Nowhere has mystery caused more sleepless nights than on Klädesholmen – famous as the ‘herring island’ – a half-mile-long landmass north of Sweden’s second city, Gothenburg, connected to the mainline by a small bridge. Today Klädesholmen is a decidedly sleepy place, full of clapboard second homes, tidy flower boxes and Swedish flags, and lots of moored yachts whose masts rise above the rooftops. It’s a place where only the purr of a passing Saab breaks the din of yabbering seabirds, and where you can feasibly walk from one side of the island to the other whilst holding your breath.
Hard though it may be to believe, this island was the epicentre of Sweden’s herring boom: in the late 19th century, 75 herring pickling factories stood on the island, sending their produce to every corner of Sweden. Today these traditions are preserved by just one remaining factory, a small museum dedicated to the fish, plus a herring-themed restaurant named Salt & Sill (‘salt and herring’) perched at the entrance to the island.
The restaurant’s head chef is Jonas Espefors, Sweden’s high priest of pickled-herring-based gastronomy and a man fond of long, philosophical pauses in conversation.
‘Herring is part of our national identity in Sweden,’ he says, sitting in the Nordically sparse dining room after a busy lunch service. ‘Everyone eats it at Christmas here, but in fact it’s such a versatile dish, you can eat herring any day of the week.’
Having been pickled, herring presents something of a blank canvas for experimentation. Jonas fetches a board of his finest concoctions in small china pots – herring flavoured with bacon and mustard; herring with roasted almonds, lemon and dill – strange but delicious marriages of flavours. Every year during Herring Weekend, Jonas is involved in the Herring of the Year competition: a sort of fishy X Factor on Klädesholmen, in which celebrity judges decree which unusual flavour will win the annual gong.
‘With herring, you’re only limited by your imagination,’ Jonas explains. ‘I’ve flavoured herring with kiwi, I’ve flavoured herring with coconut. I even tried herring with chocolate once, but it didn’t work.’
Jonas looks thoughtfully outside the window to the restaurant’s moorings, where well-fed guests are casting off in their yachts, the sails ruffled by the wind. One by one the boats sweep out of the bay into the open water – seas that long ago stirred with schools of herring.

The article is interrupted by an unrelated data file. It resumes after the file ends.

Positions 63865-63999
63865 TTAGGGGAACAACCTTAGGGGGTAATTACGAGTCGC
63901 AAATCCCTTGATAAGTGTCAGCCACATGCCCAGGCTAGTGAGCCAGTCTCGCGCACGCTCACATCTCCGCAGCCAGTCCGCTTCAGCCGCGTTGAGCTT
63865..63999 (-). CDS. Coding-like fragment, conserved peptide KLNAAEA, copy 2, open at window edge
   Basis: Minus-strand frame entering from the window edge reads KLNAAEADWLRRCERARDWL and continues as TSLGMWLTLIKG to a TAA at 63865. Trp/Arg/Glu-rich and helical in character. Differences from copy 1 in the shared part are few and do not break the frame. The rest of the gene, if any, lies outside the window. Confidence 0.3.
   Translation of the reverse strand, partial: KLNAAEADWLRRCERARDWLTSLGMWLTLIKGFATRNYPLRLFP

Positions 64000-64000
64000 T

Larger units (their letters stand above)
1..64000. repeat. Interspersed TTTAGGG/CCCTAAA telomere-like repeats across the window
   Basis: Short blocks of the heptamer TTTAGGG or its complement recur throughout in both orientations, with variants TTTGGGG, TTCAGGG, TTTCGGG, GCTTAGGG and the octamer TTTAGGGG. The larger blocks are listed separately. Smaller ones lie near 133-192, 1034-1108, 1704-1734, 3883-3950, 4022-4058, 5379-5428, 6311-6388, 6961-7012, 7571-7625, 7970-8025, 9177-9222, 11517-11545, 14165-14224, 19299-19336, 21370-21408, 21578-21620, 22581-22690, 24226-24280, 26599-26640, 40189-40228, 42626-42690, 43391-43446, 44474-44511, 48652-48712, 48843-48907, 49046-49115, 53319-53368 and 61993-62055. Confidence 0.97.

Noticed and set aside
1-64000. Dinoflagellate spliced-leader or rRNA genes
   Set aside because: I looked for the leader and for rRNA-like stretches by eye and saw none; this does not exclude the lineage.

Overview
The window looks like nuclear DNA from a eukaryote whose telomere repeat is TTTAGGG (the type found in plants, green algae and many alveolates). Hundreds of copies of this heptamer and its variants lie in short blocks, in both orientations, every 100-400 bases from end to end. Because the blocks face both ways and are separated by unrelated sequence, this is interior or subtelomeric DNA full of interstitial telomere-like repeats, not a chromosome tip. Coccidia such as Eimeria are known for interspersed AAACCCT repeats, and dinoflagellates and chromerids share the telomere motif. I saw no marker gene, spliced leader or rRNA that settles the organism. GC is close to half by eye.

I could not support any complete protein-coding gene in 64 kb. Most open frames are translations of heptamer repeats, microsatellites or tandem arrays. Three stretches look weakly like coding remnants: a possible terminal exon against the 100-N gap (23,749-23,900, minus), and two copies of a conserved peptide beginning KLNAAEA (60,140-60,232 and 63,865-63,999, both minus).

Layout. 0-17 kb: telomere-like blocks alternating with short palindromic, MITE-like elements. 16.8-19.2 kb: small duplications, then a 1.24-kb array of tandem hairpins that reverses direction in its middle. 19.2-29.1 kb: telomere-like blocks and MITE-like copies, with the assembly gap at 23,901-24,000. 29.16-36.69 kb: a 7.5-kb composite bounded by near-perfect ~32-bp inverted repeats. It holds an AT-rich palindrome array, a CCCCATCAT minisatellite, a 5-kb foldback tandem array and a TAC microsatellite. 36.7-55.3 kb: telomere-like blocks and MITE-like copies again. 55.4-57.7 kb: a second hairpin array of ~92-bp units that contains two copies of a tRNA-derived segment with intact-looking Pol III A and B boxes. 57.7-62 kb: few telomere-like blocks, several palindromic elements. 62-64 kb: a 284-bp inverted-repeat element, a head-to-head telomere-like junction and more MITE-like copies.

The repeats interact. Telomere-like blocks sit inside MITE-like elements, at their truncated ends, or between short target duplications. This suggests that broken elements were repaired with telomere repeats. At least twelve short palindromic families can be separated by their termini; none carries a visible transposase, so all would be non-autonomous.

Jonas dusts off his apron and heads back to the kitchen.
‘In fact, the chocolate one was disgusting.’
BEARING NORTH, THE KOSTER ISLANDS ARE THE grand finale of the Bohuslän Coast before you reach the Norwegian border – a burst of green forests and meadows, set rather incongruously among a landscape of shredding waves, bare rocks and lonesome lighthouses. ‘Koster’ is thought to translate from the Old Norse for ‘feeding place’; millennia ago, huntergatherers sailed to these fertile islands from the mainland, returning in boats ballasted by foraged food.
Today, another migration takes place. Thousands of Swedish families disembark passenger ferries to start their summer holidays here, labradors, tandem bikes and blonde children in tow. They spend long August days picnicking in the islands’ forest glades, paddling in lagoons that glow with plankton on summer nights.
One man who visited this paradise and decided not to return to the mainland is Stefan van Bothmer, a biologist and historian who set up a café with his wife on the island of Sydkoster. Armed with a satchel made from moose’s ear, and a trusty bike, he takes me on a tour of the island’s ecology and food history. No cars are allowed on Koster – though golf buggies are driven (rather aggressively) by some of the more elderly residents – so bicycles are the quickest way to get around. We pedal along the coastline, passing copses of maple, beech, aspen and mulberry, wheeling past empty wharfs where lobster pots sit on the quays, barnacled from years of use.
‘Koster was special as a place where people were both fishermen and also farmers,’ explains Stefan, leaning his bike on a fence post. ‘Long ago people were isolated out here – you had to do a little bit of everything to get by.’